Pistons Notes: Fontecchio, Fournier, Draft, Thompson

Simone Fontecchio has made an immediate impact since the Pistons acquired him from Utah at the trade deadline, writes Omari Sankofa II of The Detroit Free Press. The second-year small forward is averaging 15.0 PPG in his first 10 games with Detroit while connecting at 41.5% from three-point range. He has quickly earned the trust of coach Monty Williams, playing the entire fourth quarter Tuesday at Miami while contributing 22 points off the bench.

“I love the way he plays the game,” Williams said. “You talk about the offense, I thought his defense was rock-solid tonight. He doesn’t back away from a matchup. He’s not a guy that we have to worry about keeping in coverage, so he doesn’t have to guard a prime-time guy. He guards everybody. His ability to knock down shots, attack the paint, he’s an efficient passer. He’s been a great asset to our program and somebody we believe in going forward.”

Fontecchio will be a restricted free agent this summer, and Sankofa expects re-signing him to be a priority for a Detroit team that has lacked both shooting and defense. He had 20 points and nine rebounds in his first game with the Pistons, even though he hadn’t been through a practice or shootaround with the team. Williams inserted him into the starting lineup for a while, but moved him back to the bench when Isaiah Stewart returned from an injury and suspension.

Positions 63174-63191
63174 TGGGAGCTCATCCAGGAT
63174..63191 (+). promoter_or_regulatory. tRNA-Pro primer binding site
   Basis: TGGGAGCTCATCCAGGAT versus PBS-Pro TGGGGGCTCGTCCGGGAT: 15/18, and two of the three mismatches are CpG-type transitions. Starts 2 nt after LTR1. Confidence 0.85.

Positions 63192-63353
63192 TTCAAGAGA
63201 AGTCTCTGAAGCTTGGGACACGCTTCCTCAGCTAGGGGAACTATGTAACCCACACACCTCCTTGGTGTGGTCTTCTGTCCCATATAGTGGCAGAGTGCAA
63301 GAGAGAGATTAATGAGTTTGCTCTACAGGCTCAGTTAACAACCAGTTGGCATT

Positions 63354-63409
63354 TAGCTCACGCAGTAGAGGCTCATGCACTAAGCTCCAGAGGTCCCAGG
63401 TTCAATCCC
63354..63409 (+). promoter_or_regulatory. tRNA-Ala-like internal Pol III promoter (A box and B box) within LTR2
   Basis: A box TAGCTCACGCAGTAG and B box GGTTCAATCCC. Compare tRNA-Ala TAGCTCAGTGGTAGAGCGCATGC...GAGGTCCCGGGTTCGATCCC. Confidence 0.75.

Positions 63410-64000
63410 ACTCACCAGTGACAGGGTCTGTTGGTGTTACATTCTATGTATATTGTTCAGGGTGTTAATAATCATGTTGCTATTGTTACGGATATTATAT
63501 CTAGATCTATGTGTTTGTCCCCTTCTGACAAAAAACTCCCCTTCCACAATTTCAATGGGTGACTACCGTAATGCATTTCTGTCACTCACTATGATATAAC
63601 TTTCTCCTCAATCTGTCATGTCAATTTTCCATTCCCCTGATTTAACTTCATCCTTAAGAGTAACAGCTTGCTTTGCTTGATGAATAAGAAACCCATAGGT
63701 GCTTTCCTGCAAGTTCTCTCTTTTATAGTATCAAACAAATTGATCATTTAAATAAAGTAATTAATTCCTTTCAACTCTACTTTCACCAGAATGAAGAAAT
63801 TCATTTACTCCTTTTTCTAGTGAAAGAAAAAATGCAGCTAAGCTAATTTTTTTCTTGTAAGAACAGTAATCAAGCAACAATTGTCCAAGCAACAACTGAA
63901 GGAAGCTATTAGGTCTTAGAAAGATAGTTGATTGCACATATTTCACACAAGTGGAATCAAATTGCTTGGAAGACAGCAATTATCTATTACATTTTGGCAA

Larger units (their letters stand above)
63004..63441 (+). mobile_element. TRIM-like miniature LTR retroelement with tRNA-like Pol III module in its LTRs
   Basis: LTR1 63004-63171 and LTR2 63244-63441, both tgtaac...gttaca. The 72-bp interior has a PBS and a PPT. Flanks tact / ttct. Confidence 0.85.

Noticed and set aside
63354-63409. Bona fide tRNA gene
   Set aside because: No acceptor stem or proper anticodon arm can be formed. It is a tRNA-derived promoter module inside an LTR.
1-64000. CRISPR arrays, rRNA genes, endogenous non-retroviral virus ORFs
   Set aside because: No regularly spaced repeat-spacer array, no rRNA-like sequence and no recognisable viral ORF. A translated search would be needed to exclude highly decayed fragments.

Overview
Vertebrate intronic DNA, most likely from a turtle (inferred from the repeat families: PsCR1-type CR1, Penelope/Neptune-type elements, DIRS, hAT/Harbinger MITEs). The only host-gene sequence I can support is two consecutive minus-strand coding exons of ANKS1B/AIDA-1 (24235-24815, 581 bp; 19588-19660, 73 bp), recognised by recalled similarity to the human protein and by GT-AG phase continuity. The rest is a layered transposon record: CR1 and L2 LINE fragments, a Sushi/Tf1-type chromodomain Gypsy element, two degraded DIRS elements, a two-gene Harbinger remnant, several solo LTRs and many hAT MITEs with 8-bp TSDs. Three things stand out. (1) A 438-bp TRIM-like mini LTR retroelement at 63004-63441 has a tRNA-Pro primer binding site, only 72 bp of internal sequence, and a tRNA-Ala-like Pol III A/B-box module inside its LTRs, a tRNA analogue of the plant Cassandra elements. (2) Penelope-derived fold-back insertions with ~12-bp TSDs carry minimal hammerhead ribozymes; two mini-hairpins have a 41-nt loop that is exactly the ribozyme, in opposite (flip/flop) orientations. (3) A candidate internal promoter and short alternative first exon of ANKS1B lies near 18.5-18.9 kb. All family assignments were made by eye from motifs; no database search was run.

“Honestly the more I play, the more I’m happy,” Fontecchio said. “As I said, I’m ready to do whatever to help the team, to help the second unit too. We’ve got a lot of young guys coming in from the second unit. Want to be a leader for them and help them play the right way.”

There’s more from Detroit:

  • Acquired from New York at the trade deadline, Evan Fournier brings an outsider’s perspective to the Pistons, Sankofa notes in a separate story. The veteran shooting guard said the collection of young talent reminds him of when he started his career in Orlando. “I was in this position my first year with the Magic,” he said. “We were a very young team, very inexperienced. Unfortunately you have to go through that to learn, because winning in this league is extremely hard. And I’m not talking about winning it all. I’m talking about winning one game. It’s extremely hard. Nowadays the level of skill and shooting on the floor is higher than ever, so there’s less room for mistakes.”
  • With no clear No. 1 pick in this year’s class, Sankofa breaks down Detroit’s draft options in an appearance on The Pistons Pulse podcast.
  • Ausar Thompson hasn’t been able to erase the doubts about his outside shooting in his rookie season, observes James L. Edwards of The Athletic. While Thompson’s mid-range offense has become reliable, he’s only shooting 18.3% from long distance. “When it comes to the mid-range shot, it’s my ability to repeat the same shot every time. I get surprised when I miss mid-range shots,” Thompson said. “With threes, I’m getting there. I just have to remain disciplined to shoot the same shot every time. That’s my biggest problem.”
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